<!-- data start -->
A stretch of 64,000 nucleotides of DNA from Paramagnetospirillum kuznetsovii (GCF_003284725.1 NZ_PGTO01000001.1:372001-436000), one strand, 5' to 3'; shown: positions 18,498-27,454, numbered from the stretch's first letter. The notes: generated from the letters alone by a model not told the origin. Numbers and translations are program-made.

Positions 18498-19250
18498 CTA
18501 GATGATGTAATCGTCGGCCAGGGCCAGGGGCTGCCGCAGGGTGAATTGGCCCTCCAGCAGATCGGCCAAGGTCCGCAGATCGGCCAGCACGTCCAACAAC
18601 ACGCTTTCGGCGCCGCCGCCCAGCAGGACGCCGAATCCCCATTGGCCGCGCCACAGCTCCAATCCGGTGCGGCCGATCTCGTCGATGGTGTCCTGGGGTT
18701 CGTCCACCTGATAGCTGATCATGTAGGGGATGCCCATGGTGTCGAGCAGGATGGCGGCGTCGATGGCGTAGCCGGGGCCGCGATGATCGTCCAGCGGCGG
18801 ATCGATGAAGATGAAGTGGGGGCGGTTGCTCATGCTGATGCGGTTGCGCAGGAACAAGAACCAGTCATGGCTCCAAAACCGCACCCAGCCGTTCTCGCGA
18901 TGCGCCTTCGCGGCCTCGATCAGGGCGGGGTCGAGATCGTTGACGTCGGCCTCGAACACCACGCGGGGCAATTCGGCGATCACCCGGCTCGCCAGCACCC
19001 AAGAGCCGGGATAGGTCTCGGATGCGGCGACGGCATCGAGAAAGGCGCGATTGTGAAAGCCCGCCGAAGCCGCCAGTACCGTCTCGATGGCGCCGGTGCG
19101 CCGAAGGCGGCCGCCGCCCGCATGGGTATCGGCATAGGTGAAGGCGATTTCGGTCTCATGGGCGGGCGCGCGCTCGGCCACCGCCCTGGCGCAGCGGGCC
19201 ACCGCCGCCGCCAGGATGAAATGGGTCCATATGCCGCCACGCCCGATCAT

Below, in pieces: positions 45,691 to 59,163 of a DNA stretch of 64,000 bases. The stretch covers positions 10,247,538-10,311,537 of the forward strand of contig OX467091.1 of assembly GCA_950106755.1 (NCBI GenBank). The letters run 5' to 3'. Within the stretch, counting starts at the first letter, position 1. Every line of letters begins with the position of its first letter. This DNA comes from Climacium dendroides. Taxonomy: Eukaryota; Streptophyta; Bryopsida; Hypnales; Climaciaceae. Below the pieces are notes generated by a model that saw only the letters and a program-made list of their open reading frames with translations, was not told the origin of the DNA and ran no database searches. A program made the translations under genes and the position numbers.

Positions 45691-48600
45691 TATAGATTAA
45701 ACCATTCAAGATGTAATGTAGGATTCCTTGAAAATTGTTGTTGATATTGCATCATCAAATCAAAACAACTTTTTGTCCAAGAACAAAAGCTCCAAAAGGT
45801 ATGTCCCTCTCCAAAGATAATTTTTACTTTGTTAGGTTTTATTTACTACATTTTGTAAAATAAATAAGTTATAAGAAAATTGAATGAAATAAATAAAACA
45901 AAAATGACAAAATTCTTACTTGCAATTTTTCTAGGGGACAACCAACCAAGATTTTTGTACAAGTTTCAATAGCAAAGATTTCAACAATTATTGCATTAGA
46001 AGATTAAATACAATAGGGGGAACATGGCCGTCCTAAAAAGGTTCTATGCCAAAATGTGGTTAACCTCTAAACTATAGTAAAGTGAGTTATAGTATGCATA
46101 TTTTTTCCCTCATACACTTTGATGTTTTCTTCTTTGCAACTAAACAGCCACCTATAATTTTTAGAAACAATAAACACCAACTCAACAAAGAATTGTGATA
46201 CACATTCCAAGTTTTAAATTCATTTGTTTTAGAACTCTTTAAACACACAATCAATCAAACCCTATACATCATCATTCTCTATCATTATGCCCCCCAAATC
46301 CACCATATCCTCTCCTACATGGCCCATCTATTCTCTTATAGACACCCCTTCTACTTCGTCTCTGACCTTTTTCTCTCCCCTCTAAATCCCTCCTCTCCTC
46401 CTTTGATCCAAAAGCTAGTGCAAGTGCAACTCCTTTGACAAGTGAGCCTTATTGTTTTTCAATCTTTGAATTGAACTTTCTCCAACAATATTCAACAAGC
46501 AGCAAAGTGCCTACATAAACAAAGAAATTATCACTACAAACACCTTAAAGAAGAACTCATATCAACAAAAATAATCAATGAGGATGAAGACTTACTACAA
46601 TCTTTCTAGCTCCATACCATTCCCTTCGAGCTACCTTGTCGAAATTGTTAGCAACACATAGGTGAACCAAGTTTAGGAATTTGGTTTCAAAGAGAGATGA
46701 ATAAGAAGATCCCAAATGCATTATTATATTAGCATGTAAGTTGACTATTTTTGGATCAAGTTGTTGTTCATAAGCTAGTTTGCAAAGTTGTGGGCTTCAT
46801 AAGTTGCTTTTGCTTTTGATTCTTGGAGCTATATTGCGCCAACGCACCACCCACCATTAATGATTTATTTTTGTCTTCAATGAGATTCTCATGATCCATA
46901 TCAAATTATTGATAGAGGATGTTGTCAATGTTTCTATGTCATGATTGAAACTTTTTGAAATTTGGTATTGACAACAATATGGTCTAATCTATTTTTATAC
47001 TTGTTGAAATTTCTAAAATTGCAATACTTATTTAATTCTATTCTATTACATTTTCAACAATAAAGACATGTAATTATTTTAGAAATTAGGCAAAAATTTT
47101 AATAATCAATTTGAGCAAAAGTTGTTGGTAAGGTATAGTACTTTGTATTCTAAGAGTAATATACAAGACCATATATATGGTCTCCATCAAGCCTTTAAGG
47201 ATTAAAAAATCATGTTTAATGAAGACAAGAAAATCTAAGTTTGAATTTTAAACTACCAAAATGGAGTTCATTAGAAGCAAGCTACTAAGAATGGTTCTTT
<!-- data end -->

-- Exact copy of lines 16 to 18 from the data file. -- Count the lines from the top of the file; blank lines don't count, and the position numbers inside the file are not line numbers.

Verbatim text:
45801 ATGTCCCTCTCCAAAGATAATTTTTACTTTGTTAGGTTTTATTTACTACATTTTGTAAAATAAATAAGTTATAAGAAAATTGAATGAAATAAATAAAACA
45901 AAAATGACAAAATTCTTACTTGCAATTTTTCTAGGGGACAACCAACCAAGATTTTTGTACAAGTTTCAATAGCAAAGATTTCAACAATTATTGCATTAGA
46001 AGATTAAATACAATAGGGGGAACATGGCCGTCCTAAAAAGGTTCTATGCCAAAATGTGGTTAACCTCTAAACTATAGTAAAGTGAGTTATAGTATGCATA